Saturday, October 16, 2010

Make your own Pomander Ball

Pomander Balls were the deodorant of the Medieval times, and also believed to be a form of protection. During the Tudor times, townspeople believed "bad smells" carried illnesses and hence carrying a something "good smelling" would protect them from death. Some pomander balls were made primarily out of oranges and cloves, and tied to the undercarriage of women's dresses and/or in closets, and other smaller ones were sometimes in the form of beads made out of spices held together by gum.

I think today they combine some of the best scents of the season, and make nice gifts. For about $15 you can make a few aromatic additions to your home that last a long time.

You will need:

* At least 1 ounce of whole cloves, usually found on the spice isle. These run about $8-$10 for a jar of around 50 grams
* Thin-skinned oranges, on the small side
* Ground cinnamon, or other spices like Nutmeg (just a little will do, a small container is fine)
* Some sort of poking needle to pierce the skin of the orange (I used a tiny screw driver)

*Ribbon (optional)

Gizmo can't resist the ribbon


1. First start by deciding if you want to make a hanging ball or one you will sit in potpourri or a bowl. If you opt for a hanging ball, you will want to attach the ribbon first. I have seen others use tape first to reserve the area where the ribbon can be tied after everything is complete (so that the ribbon doesn't get dirty) so if you want to take that extra step that's fine too. I prefer to tie the ribbon first so that I don't take the tops of the cloves off trying to do so at the end.

2. Next, pierce the skin of the orange using the needle to make inserting the cloves a little easier. You will want to leave the cloves with a little distance between them because once the orange dries up it will shrink, bringing the cloves in tighter (the drying process for the orange takes several weeks.)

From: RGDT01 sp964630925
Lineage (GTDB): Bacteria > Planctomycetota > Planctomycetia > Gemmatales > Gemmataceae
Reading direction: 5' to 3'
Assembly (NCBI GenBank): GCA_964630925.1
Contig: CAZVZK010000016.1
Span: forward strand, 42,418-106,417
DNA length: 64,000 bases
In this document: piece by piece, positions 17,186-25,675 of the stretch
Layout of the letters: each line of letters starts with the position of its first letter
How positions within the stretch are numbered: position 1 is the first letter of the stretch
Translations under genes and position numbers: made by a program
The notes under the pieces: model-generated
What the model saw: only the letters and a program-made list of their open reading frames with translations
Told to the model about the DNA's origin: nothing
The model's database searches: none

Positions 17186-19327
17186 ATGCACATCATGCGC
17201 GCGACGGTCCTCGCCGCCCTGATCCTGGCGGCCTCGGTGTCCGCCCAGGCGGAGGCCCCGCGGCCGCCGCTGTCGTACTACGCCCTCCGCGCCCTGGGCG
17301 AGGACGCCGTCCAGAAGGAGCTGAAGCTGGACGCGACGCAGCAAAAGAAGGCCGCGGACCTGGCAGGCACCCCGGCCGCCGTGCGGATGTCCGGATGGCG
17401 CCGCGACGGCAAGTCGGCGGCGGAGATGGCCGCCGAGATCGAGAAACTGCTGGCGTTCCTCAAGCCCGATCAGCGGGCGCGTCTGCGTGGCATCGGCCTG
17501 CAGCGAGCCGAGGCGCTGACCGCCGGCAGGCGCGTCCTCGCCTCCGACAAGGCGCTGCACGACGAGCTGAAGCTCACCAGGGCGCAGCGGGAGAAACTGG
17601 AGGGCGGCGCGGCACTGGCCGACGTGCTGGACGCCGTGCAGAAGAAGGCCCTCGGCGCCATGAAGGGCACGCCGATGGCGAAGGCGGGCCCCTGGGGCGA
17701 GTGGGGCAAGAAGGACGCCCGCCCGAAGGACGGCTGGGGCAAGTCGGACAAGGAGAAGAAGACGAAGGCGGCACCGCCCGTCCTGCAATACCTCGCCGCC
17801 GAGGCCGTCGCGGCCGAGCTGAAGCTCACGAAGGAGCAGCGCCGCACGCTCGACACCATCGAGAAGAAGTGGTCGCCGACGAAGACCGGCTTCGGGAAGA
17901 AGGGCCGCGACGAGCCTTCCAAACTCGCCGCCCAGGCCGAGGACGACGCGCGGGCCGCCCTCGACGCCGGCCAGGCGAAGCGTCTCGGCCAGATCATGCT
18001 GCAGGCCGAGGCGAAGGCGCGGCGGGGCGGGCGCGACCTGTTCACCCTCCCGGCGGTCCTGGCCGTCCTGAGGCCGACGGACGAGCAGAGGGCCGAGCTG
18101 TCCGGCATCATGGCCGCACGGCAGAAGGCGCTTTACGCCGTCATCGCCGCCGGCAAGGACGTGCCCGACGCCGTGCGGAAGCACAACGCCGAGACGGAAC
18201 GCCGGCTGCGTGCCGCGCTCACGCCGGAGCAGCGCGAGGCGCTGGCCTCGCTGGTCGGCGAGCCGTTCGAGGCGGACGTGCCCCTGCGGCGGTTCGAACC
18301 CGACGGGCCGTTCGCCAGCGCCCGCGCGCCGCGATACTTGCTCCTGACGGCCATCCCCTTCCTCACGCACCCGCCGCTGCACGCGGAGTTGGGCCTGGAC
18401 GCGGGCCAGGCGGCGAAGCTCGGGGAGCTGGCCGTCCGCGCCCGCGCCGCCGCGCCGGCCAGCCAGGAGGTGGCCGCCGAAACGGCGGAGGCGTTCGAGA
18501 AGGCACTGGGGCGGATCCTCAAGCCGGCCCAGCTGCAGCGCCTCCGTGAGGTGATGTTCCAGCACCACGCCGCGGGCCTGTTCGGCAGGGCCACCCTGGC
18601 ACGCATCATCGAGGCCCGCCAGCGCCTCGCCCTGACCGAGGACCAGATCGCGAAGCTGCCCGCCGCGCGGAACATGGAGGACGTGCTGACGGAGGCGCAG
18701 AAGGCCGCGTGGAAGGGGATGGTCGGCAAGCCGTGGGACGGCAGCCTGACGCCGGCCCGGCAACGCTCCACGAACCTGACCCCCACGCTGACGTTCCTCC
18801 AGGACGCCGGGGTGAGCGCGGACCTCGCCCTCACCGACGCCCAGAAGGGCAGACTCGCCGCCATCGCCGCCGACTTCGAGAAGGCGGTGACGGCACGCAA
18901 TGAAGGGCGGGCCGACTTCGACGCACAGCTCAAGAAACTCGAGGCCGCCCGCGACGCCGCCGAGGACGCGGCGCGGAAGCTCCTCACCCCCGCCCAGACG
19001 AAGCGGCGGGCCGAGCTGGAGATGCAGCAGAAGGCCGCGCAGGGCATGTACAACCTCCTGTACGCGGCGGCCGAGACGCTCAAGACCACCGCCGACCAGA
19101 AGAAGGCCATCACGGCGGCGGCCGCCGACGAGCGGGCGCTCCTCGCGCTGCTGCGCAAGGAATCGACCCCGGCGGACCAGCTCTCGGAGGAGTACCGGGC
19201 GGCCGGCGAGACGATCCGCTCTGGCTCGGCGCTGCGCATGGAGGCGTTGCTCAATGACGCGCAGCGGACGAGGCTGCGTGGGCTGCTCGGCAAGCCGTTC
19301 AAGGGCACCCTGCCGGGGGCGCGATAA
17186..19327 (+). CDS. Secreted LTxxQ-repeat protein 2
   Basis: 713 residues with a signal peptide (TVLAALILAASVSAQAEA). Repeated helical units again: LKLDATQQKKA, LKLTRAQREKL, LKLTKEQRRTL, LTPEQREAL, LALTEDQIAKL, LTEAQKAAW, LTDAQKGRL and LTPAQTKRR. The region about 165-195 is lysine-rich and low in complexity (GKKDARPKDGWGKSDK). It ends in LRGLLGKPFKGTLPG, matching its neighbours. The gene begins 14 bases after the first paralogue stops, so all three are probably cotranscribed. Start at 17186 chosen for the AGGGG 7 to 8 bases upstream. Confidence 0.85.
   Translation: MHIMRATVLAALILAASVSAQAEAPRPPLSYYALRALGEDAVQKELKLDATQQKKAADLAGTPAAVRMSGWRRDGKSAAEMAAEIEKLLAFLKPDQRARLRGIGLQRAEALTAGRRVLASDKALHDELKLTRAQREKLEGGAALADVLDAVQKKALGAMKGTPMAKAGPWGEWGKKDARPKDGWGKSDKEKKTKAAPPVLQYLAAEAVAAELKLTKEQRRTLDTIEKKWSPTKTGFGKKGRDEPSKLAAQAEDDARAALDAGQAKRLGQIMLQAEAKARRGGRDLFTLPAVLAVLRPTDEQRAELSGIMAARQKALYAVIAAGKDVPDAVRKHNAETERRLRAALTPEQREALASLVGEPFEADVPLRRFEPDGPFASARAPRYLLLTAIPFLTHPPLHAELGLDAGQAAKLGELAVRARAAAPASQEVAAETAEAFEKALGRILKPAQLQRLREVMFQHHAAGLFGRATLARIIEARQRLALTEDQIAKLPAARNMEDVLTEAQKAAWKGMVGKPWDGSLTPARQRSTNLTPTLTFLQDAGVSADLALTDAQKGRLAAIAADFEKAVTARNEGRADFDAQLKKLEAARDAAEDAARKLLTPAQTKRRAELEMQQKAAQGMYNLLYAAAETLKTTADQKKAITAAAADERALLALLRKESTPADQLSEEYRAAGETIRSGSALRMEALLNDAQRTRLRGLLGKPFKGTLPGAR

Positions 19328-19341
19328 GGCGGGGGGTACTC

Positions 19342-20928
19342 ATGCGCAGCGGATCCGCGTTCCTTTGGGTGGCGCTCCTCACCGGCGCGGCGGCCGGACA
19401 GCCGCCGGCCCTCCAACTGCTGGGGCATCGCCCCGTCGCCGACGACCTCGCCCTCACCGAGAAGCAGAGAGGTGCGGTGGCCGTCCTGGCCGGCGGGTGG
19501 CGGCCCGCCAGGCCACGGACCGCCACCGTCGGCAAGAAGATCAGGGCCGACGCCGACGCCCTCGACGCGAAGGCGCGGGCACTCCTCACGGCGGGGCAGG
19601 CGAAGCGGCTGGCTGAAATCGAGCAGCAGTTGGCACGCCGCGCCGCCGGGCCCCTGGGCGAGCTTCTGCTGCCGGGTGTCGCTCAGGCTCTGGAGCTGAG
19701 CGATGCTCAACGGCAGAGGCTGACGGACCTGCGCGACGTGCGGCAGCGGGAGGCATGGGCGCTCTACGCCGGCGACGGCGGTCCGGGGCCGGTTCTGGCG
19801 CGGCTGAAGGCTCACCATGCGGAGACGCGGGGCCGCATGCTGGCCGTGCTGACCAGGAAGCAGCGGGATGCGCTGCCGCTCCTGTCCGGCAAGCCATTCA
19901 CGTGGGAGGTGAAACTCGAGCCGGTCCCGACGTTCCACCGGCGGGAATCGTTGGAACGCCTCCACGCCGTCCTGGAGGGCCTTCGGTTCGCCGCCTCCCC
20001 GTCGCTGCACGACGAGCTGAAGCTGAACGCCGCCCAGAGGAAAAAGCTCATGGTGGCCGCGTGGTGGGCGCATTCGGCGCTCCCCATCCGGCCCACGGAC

3. Start by filling in the cloves one portion at a time, stem side down.
The bulbs should stick out of the orange, with the sharp ends inside.

It's important to get the Whole Cloves, so that the pointy stems are still attached

I sprinkled cinnamon onto the cloves first so that when the stems are inserted into the fruit, the juice from the orange holds the scents together and acts as a natural glue once dry.

4. Continue to insert the cloves, rotating it as you go, until the entire orange is covered. Sometimes when the tops fall off of the clove stems, they can be sharp, so be careful if you are doing this activity with kids. You can use a thimble if the skin is too tough and you have to really shove them in there to get them to stay. If you use the needle first though, it should make it a lot easier.

When you are finished, tie the end of the ribbon into a bow, using the leftover string to form a circle that can be hooked onto wherever you hang it from.

Completed Pomander Ball

5. Experts say you are supposed to let the orange dry out in a dark area for 2-4 weeks before it is completely ready. I think you might as well enjoy it while it is curing, so if you don't put it in your closet you can also stick it in your kitchen, or bathroom. If you decided to make one without the ribbon, you could also opt to make several and put them out in a bowl. If they start to loose their scent you could then toss them in more cinnamon or a mix of your favorite dried herbs to spice them up again. (I have also heard using Orris Root powder in your spice blend, in addition to coating the orange with lemon juice before starting will help preserve the Pomander Ball even longer.)

Although a primitive tradition, Pomander Balls are still useful today and make great festive gifts from October through December. It's also a fun alternative to carving pumpkins with your family and friends.

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